On Saturday we decided to check out a cool bazaar that I'd found on my last visit, problem was I didn't know exactly how I'd gotten there. I guessed it was around the Little India area, so we headed up there on the tube. After walking around in the heat for an hour we finally found it - nowhere near where we thought (it was the Bugis St markets for future reference - and metres from a train stop, d'oh). Across the road is the Bugis Junction mall which was worth visiting just to cool down. There's nothing like walking past a shopping centre in stifling heat and having a blast of super chilled air wash over you.
After an hour there we jumped in a taxi to the world renowned Singapore Zoo. Apart from the road to the airport, it was the first time I'd seen outside the city. Residential areas turned surprisingly quickly into dense jungle, which was parted by the clean, modern highway.
The zoo is built on a peninsula, and houses animals from all over the world, including polar bears! Highlights were the amazing rare white tigers and the dozens of crazy red-arsed baboons (possibly not the scientific name). Check out the rest of the photos for more.
Just as the three-thirty elephant show began, it started to rain. It steadily got heavier, until it was a full-on tropical downpour, and they had to call off the show. We were stuck at the elephant enclosure for an hour, although the elephants themselves didn't seem bothered as they played in the mud. As soon as we'd resigned to getting soaked, some guy came around selling plastic ponchos for two dollars. Genius.
We wandered around for another hour in the storm but most of the animals had been moved under shelter (as if cheetahs can't handle a little rain). The only ones left out were the hippos, giraffes and the polar bear, who was probably enjoying the relief from the heat. For those wondering, they keep him in a deep chilled pool and he has an air-conditioned cave, although he was actually born at the zoo. It was a bit of a disappointing end to the afternoon, since we missed a lot of animals like the big cats.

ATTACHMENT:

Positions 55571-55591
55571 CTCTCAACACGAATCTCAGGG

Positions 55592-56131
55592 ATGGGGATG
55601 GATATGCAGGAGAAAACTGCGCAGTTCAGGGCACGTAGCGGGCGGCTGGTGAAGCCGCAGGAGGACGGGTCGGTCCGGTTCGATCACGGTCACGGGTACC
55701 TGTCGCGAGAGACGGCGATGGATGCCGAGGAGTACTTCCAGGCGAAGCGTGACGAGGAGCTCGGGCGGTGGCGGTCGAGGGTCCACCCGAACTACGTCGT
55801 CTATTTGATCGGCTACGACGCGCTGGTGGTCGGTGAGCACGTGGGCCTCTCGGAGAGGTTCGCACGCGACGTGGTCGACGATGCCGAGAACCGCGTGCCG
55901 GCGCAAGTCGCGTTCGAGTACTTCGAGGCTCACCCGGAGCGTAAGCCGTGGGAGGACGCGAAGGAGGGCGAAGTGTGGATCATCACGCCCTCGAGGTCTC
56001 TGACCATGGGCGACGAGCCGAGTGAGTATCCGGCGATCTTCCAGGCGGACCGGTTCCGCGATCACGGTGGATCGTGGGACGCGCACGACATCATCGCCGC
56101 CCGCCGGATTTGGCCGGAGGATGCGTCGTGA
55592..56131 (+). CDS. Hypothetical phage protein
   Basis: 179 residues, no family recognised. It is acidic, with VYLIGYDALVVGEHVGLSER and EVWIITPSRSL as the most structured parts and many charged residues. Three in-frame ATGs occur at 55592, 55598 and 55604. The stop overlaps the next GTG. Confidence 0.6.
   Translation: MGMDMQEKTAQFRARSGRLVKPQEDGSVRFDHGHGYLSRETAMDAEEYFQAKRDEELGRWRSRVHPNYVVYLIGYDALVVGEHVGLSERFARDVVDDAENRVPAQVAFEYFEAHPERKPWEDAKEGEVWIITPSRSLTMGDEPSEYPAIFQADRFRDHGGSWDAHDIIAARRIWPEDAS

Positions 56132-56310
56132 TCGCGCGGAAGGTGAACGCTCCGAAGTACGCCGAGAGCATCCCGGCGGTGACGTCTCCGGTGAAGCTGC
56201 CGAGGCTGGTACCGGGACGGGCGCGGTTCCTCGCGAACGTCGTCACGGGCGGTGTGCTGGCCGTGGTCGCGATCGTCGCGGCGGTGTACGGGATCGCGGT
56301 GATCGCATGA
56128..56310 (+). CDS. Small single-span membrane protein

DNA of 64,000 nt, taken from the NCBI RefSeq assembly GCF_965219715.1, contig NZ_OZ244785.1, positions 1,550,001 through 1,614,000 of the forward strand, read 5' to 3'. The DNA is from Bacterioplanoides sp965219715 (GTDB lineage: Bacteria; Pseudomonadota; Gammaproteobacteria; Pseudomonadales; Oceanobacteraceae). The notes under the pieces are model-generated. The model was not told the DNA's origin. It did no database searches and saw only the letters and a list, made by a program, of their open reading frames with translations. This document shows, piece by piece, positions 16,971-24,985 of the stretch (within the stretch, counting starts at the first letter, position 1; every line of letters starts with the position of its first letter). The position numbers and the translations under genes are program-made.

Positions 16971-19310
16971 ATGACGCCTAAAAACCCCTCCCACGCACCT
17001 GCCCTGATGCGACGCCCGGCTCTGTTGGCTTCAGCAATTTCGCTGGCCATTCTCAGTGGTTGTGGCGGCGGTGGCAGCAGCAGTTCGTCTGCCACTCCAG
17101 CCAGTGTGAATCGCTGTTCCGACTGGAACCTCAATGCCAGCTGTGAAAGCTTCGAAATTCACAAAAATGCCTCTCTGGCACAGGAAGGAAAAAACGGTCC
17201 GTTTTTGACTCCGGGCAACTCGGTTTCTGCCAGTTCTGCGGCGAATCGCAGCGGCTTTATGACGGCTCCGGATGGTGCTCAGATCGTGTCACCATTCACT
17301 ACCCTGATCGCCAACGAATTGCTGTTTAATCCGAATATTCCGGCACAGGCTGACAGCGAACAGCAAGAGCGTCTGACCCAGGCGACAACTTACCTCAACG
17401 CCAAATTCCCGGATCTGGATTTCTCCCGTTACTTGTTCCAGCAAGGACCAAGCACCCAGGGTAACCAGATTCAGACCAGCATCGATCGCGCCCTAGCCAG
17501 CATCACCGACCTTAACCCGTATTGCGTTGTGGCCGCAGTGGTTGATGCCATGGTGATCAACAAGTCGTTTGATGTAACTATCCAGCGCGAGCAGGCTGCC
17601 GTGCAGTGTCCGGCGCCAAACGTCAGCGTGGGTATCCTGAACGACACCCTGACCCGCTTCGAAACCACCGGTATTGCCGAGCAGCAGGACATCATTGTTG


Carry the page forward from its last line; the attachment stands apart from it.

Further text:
After catching a bus and train home, we spent a few hours in the hotel business club, and then walked over to Chinatown later that night for food. The Smith St food market was just closing up but we got a meal of fried rice inside a hollowed out pineapple plus a few cheap beers. I would have liked to explore more if we'd had time.
The next day was Easter Sunday and we only had a half-day before our flight home at 6pm. After a quick shopping expedition to Orchard Road, we headed back into the city to the famous Long Bar at Raffles Hotel, where the Singapore Sling was invented. Claire had the cocktail while I had a Tiger, which came to $45 (!) but I guess you've got to do it once.
On returning to the hotel just after lunch time, we packed and checked out in record time, took a quick taxi to the airport. Again, we didn't get much shuteye on the trip back, but the 8am arrival was timed well so that we had all of Monday to catch up on sleep.
It was such a short holiday it's still hard to believe it all happened, although I'm sure it was slightly more memorable than the original weekend in Newcastle would have been (sorry Novocastrians).